_{3}OH(l) and multiply by its coefficient(2)2 moles(-166.2 kJ/mole) = -332.4 kJ = Standard Free Energy of Formation of two moles of CH

_{3}OH(l) - Look up the Standard Free Energy of Formation of O
_{2}(g) and multiply it by its coefficient (3)3 moles (0.00 kJ/mole) = 0.00 kJ = Standard Free Energy for the formation of 3 moles of O

_{2}(g) - Add the results of steps 5 and 6 for the Standard Free Energy of the Reactants.
(-332.4 kJ) + (0.00 kJ) = -332.4 kJ = Standard Free Energy for Reactants

- Subtract the results from step 7 from the results of step 4 to get the Standard Free Energy for the reaction
(-1734.6 kJ) - (-332.4 kJ) = -1402.2 kJ = Standard Free Energy of the Reaction

For the following reaction at 327 C.

N_{2}(g) + 3H_{2}(g) ---> 2NH_{3}(g)

- Calculate the Delta G
- Calculate the temperature when this system will be at equilibrium (Delta G = 0)
- At what temperature will this reaction be spontaneous (if any)?

- Check to make sure the equation is balanced
- Calculate the Delta H using Standard Enthalpies of Formation and Hess Summation Equation
Delta H = Sum of Standard Enthalpies of Products - Sum of Standard Enthalpies of Reactants

Delta H = [2 moles (-45.9 kj/mole)] - [ 1 mole (0.00 kj/mole) + 3 moles (0.00 kJ/mole)]

Delta H = -91.8 kJ - 0.00 = -91.8 kJ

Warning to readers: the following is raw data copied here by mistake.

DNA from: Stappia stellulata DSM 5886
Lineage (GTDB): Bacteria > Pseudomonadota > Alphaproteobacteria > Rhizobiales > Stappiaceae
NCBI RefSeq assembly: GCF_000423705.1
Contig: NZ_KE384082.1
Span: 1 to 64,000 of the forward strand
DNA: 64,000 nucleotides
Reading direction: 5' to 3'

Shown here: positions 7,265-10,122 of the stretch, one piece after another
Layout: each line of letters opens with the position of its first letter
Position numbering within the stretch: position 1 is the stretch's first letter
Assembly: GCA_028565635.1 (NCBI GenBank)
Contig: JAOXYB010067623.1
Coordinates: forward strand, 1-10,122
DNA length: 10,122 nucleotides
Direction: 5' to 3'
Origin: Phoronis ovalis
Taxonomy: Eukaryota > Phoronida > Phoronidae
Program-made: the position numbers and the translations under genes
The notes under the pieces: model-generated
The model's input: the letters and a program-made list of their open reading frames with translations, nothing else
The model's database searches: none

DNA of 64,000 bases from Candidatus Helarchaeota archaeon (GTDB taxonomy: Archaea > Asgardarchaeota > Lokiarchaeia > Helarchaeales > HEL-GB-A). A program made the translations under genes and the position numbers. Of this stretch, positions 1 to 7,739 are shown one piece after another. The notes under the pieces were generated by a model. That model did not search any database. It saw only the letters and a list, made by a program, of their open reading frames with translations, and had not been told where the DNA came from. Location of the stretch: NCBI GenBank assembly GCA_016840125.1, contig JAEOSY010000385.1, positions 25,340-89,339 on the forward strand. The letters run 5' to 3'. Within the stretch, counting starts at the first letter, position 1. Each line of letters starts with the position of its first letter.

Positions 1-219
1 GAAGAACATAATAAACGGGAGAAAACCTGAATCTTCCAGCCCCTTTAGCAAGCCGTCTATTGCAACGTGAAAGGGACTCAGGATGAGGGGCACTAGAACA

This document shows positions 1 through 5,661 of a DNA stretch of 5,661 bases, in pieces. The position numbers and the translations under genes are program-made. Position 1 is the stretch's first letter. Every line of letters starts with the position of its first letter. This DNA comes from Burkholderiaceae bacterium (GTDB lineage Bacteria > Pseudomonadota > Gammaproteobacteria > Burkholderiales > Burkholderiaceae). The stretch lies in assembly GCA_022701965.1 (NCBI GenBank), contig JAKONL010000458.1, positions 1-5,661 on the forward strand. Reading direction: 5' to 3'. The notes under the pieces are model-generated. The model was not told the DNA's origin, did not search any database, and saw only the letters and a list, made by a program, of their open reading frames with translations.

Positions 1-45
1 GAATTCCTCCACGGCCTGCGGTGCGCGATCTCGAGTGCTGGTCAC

- Calculate the Delta S from the Standard Molar Entropies and the Summation Equation
Delta S = Sum Standard Entropies of Products - Sum Standard Entropies of Reactants

Delta S = [ 2 moles( 193 J/mole-K)] - [ 1 mole (191.5 J/mole-K) + 3 moles(130.6 J/mole-K)]

Delta S = 386 J/K - [ 191.5 J/K + 391.8 J/K]

Delta S = 386 J/K - 583.3 = - 197.3 J/K

- Convert J/K to kJ/K
-197.3 J/K X 1 kJ / 1000 J = -.1973 kJ/K

- Convert Celsius Temperature given to Kelvin
K = C + 273 = 327 + 273 = 600 K

- Using the Gibbs Helmholtz Equation Plug in results of steps 2 and 4 above along with the Kelvin Temperature to determine the Delta Grx
Delta G = Delta H - T(Delta S)

Delta G = -91.8 kJ - 600 K ( -.1973 kJ/K)

Delta G = -91.8 kJ + 118.4 kJ = +26.58 kJ

- Set Delta G = 0 for equilibrium conditions and plug in Delta H and Delta S
Delta Grx = 0 = -91.8 kJ - (-.1973)T

- Solve for T
0 = -91.8 kJ + .1973T

91.8 = .1973T

T = 91.8 / .1973 = 465.3 K or 192.3 C = Equilibrium Temp

Since Delta H is negative and Delta S is also negative then it does not matter what temperature is placed in the Gibbs Helmholtz equation it will always result in a negative Delta G. Therefore this reaction will be spontaneous at any temperature.